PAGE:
When More is Less

Posted on Posted in Grocery Store Traps

Surprisingly, a trip to the movie theater reminded me of a great lesson that can save you money in the grocery store.

Approaching the movie theater concession stand I decided to order my usual medium bucket of buttered popcorn (yeah I realize that movie popcorn is not the most frugal purchase but we all splurge once in a while).

That’s when the cashier asked, would you like to upgrade to a large bucket of popcorn for only 50 cents more?

Well I almost jumped at the chance. For only 50 cents more I could skip my usual medium size bucket and get the larger bucket of popcorn. Sounded like a great deal. No frugal minded person would refuse, would they?

But then I thought about it a fraction longer I was by myself and I never even finish a medium size bucket.

Yes, the larger bucket of popcorn was the better deal but for me it wasn’t the better value because at the end of the movie all that extra popcorn would be sitting uneaten at the bottom of the bucket essentially 50 cents wasted!

The Best Deal May Not Present the Best Value for Your Family

Its surprising how often this same scenario plays itself out at the supermarket but the cost is often much greater than a mere 50 cents.

It frequently happens in one of two instances:

We notice that the larger or bulk size package is cheaper on a per unit basis than the smaller size package. In the shopping cart goes the bulk size purchase.

We find a great sale! Wanting to be frugal and maximize the savings we buy extra quantities in order to stock up.

These moves frequently turn out to be great money saving strategies.

Yet, ever so often we realize that a frugal deal is not so frugal if we end up wasting what we’ve bought. In fact, a recent study found that we throw away nearly 14% of all the food we purchase.

Your Savings May Be Going to Waste

Let me give you the perfect example. I love bananas and whenever I see a really good sale I cant help but to buy two or more bunches. Yet, what inevitably happens is that some of the bananas get eaten but most just sit around the kitchen where they eventually turn brown and mushy. Days later they are simply thrown away. Any perceived savings from the sale are now down the drain.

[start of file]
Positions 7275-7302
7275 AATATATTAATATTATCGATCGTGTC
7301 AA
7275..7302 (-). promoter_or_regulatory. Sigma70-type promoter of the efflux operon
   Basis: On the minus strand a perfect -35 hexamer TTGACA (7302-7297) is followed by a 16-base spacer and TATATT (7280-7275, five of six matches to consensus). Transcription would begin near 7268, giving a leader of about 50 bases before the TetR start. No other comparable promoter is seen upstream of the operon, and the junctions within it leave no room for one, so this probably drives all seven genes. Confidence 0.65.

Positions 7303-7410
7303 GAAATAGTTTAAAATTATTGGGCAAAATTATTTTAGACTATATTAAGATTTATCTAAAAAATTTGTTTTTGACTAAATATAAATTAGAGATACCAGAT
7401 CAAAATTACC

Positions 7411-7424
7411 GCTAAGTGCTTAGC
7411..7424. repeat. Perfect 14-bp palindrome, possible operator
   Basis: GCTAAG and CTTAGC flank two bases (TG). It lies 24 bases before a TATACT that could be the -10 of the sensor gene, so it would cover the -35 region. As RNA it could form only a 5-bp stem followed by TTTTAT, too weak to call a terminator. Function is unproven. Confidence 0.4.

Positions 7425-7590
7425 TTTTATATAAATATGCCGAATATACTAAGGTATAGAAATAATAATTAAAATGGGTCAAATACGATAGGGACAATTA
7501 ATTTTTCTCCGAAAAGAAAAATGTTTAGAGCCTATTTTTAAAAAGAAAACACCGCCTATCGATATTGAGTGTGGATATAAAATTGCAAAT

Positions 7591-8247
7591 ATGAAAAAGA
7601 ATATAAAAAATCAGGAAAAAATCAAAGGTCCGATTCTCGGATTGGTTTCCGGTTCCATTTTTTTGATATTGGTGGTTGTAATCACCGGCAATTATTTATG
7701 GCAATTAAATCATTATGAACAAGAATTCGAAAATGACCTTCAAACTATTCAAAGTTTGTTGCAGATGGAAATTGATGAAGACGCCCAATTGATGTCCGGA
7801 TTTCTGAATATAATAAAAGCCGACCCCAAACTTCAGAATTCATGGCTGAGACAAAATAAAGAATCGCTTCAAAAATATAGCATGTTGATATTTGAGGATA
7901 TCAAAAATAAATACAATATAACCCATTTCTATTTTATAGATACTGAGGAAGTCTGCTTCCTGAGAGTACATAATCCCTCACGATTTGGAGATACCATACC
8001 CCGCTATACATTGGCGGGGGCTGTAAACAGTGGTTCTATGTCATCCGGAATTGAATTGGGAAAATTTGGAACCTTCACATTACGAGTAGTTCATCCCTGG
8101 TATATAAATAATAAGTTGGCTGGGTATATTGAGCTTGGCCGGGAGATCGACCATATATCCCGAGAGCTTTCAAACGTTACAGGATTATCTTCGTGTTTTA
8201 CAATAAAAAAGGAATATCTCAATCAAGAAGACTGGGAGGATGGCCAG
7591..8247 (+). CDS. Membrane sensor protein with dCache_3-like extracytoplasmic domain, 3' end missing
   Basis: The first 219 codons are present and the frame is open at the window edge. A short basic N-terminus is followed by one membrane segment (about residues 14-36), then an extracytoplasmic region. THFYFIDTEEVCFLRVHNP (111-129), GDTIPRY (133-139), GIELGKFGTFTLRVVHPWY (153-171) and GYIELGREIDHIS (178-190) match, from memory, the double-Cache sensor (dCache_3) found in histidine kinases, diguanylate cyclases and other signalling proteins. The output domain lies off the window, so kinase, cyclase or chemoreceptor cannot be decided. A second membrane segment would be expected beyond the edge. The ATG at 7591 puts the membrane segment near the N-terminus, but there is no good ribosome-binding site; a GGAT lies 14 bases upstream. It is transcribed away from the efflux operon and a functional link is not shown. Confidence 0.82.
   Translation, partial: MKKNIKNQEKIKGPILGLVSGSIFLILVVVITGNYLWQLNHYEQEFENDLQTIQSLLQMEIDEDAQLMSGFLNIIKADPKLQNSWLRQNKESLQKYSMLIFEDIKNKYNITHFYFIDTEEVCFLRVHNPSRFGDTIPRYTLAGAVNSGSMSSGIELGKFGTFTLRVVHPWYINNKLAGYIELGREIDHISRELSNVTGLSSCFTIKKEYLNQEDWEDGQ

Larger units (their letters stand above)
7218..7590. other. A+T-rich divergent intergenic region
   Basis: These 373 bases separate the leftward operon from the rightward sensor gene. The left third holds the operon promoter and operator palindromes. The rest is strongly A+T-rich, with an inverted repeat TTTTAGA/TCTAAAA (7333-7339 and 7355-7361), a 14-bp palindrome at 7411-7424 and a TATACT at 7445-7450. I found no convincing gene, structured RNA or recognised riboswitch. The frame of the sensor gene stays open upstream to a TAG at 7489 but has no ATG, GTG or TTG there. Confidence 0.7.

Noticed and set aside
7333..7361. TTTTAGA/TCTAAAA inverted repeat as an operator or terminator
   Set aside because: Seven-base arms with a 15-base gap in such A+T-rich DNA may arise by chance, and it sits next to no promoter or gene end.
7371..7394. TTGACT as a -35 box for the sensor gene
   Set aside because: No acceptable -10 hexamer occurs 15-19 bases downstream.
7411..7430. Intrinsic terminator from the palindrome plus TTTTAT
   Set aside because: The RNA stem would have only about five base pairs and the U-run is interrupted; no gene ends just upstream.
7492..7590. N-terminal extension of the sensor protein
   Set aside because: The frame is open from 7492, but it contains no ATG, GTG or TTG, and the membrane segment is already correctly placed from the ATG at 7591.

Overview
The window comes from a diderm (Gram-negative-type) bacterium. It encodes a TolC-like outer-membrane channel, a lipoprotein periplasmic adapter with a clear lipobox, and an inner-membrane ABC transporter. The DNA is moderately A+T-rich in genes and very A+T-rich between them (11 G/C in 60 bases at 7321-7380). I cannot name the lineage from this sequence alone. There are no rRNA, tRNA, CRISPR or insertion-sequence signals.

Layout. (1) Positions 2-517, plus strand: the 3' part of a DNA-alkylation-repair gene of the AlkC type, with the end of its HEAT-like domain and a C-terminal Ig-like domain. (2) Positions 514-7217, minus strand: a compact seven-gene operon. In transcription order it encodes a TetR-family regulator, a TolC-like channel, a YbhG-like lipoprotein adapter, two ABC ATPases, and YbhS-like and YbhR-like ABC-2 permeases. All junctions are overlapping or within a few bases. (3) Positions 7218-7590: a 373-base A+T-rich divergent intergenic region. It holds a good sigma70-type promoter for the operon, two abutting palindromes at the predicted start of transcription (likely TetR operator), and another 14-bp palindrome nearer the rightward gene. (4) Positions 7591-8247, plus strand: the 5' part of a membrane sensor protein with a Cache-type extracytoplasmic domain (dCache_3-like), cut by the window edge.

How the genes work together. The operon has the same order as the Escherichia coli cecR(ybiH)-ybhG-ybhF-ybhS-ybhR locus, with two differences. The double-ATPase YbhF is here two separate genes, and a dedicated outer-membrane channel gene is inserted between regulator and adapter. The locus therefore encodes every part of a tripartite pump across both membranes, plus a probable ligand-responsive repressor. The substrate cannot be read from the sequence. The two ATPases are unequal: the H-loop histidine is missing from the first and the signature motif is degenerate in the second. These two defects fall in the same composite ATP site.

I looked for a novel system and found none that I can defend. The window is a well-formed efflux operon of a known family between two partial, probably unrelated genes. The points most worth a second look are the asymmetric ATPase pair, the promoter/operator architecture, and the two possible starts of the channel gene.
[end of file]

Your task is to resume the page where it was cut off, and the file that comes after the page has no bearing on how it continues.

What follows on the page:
The large one gallon container of milk was my natural choice. It seemed so much cheaper than the half gallon or pint sized containers. The half empty spoiled containers of milk in the fridge, however, finally convinced me that the more expensive (per unit) half gallon cartons of milk were actually the better value because milk didn’t go to waste. Likewise, Ive since stopped stocking up on bagged lettuce that’s on sale only to see the extra bags wilt in my refrigerator crisper.

To Find Out If You’re Getting the Best Value Check Your Trash Can

So how do you tell if your bulk sized purchases or the practice of stocking up on items during a sale is a money wasting or a money saving move? Simply do a trash can audit. Just check to see what items you’re throwing away on a consistent basis.

Find yourself throwing out those extra large bags of carrots or tossing that 20 pound bag of potatoes that sprouted roots, then you may want to avoid bulk purchases of these items.

Notice that you’re discarding a lot of half eaten value-size containers of yogurt. It may be time to settle for the slightly more expensive regular size containers.

By examining our trash and what we throw away, we can avoid the sale and bulk size portion spending traps. What are some of the bulk purchase mistakes you’ve made? Do you have tips for determining when its better to buy in bulk or stock up on sale items?